University of Berlin (c.1850)
The University of Berlin, about 1850, the home to the Berlin school of thermodynamics. [3]
In thermodynamics schools, the Berlin school of thermodynamics is a set of teachings and students centered around the thermodynamics work of German physicist Hermann Helmholtz, beginning in 1847, and Rudolf Clausius, beginning in about 1850, at the University of Berlin.

In 1831, German chemist and physicist Heinrich Magnus, who previously had studied at Berlin, but then ventured to to Stockholm to work under Swedish chemist Jacob Berzelius, and later to Paris, where he studied for a while under Frenchmen chemist and physicist Joseph Gay-Lussac and chemist Louis Thénard, returned to Berlin as lecturer on technology and physics at the university of Berlin. In 1834 he became assistant professor of physics and technology in the university there and in 1845 was appointed professor.

Among other subjects he studied include: the expansion of gases by heat (1841–1844), the vapor pressures of water and various solutions (1844–1854), thermoelectricity (1851), electrolysis (1856), induction of currents (1858-1861), conduction of heat in gases (1860), polarization of heat (1866–1868) and the deflection of projectiles from firearms. From 1861 onwards he devoted much attention to the question of diathermancy in gases and vapours, especially to the behavior in this respect of dry and moist air, and to the thermal effects produced by the condensation of moisture on solid surfaces.

In 1844, German Rudolf Clausius graduated from the University of Berlin where he studied mathematics and physics under Magnus, among others. In 1847, after receiving his doctorate from the University of Halle, Clausius became professor of physics at the Royal Artillery and Engineering School in Berlin and Privatdozent at the Berlin University.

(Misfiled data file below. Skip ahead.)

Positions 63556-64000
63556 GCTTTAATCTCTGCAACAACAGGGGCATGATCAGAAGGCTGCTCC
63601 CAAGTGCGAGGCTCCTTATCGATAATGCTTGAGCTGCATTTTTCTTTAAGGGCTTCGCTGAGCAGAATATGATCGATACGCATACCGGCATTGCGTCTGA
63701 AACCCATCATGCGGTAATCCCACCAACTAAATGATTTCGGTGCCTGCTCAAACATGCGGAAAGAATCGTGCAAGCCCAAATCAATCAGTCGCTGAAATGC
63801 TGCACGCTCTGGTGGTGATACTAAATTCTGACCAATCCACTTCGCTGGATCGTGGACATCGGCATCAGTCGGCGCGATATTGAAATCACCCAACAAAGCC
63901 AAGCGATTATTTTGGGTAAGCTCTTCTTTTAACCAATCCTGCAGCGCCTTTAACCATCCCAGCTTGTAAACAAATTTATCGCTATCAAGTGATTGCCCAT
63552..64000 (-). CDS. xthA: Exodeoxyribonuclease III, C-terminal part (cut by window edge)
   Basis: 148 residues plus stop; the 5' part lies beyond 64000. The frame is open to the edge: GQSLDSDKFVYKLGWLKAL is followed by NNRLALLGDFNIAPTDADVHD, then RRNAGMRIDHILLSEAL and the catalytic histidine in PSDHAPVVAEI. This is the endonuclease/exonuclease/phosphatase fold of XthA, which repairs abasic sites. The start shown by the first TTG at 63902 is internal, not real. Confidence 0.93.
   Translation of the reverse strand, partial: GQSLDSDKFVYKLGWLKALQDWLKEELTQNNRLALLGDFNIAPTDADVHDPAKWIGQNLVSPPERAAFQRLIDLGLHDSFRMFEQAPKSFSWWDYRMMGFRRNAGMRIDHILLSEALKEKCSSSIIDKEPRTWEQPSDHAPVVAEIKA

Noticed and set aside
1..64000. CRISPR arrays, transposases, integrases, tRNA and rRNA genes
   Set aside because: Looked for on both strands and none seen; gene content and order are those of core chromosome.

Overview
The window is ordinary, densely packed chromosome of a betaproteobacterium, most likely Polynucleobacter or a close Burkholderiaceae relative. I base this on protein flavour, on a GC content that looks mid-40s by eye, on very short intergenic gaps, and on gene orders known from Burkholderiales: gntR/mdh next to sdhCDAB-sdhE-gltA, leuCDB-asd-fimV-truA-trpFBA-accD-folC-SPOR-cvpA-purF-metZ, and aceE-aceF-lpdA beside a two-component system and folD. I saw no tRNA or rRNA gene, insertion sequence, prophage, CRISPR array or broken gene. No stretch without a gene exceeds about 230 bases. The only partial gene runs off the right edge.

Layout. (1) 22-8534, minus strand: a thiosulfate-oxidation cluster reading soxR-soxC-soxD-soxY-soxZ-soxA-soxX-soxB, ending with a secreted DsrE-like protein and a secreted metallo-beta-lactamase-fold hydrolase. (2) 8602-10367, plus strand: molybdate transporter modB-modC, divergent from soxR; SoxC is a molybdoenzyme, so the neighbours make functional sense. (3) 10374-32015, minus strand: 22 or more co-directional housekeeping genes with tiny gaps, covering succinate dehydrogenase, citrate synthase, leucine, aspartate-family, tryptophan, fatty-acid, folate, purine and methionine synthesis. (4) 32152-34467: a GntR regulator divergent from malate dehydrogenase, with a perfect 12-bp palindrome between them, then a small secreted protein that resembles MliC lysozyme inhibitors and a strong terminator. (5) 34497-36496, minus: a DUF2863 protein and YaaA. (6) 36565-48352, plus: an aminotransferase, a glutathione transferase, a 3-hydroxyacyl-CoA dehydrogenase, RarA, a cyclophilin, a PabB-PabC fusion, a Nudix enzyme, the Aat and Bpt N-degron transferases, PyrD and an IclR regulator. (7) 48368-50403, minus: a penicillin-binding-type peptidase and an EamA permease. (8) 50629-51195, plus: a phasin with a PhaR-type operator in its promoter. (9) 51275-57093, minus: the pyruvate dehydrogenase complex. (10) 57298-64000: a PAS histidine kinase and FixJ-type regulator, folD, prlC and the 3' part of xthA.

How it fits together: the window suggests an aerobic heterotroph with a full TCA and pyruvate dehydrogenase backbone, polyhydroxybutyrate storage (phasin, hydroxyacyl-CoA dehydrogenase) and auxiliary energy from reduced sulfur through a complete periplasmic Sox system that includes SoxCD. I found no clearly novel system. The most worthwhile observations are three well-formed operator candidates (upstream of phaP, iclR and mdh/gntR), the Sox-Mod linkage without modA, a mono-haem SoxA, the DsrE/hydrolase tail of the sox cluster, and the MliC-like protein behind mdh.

Between the years 1871, at which time Helmholtz became professor of physics at the university, to 1931, where Walther Nernst formulated his theory on the zero entropy condition at at absolute zero temperature, the University of Berlin was the world’s leading institute for thermodynamics and has science come to be known as the "Berlin school of thermodynamics". [1] All three fundamental principles, energy conservation by Hermann Helmholtz, the principle of entropy by Rudolf Clausius, and the zero entropy condition at absolute zero temperature by Nernst were established while their inventors were connected to this institute. [2]
Berlin school of thermodynamics (1990)
Clipping from the 1991 European Journal of Physics article “Grand Schools of Physics: The Berlin School of Thermodynamics founded by Helmholtz and Clausius” by Werner Ebeling and Dieter Hoffman. [2]

Helmholtz, together with Clausius, founded the Berlin School of Thermodynamics where he succeeded Heinrich Magnus as the director of the Physical Institute. The influence of this school on the development of thermodynamics was crucial; to name a few other famous scientists connected to this school: August Horstmann, a former student of Helmholtz, who was the first to incorporate Clausius' thermodynamical theories into chemistry, Max Planck, who seeded the quantum revolution on Boltzmann's statistical thermodynamics, Albert Einstein, Erwin Schrödinger, and Leo Szilard, to name a few. Between 1866 and 1869, American mathematical engineer Willard Gibbs spent a year each at Paris, Berlin, and Heidelberg, where he came into contact with Helmholtz and Clausius.

Two others connected with the Berlin school include German mathematician Constantin Caratheodory, a student at the university in 1900 and later a lecturer, and Hungarian-born American mathematician and chemical engineer John Neumann, who taught there between 1926 and 1930.

1. Schmitz, John E.J. (2007). The Second Law of Life – Energy, Technology, and the Future of Earth As We Know It, (pg. 72). Norwich, NY: William Andrew Publishing.
2. Ebeling, W. and Hoffman, D. (1991). “Grand Schools of Physics: The Berlin School of Thermodynamics founded by Helmholtz and Clausius”, European. J. Phys., 12, 1-9.
3. (a) Payne, Albert Henry. (1850). Berlin und seine Kunstschatze. Leipzig and Dresden.
(b) Wolf, Stefan L. (2012). "Rudolf Clausius: a Pioneer of the Modern Theory of Heat" (pg. 3), Publication.

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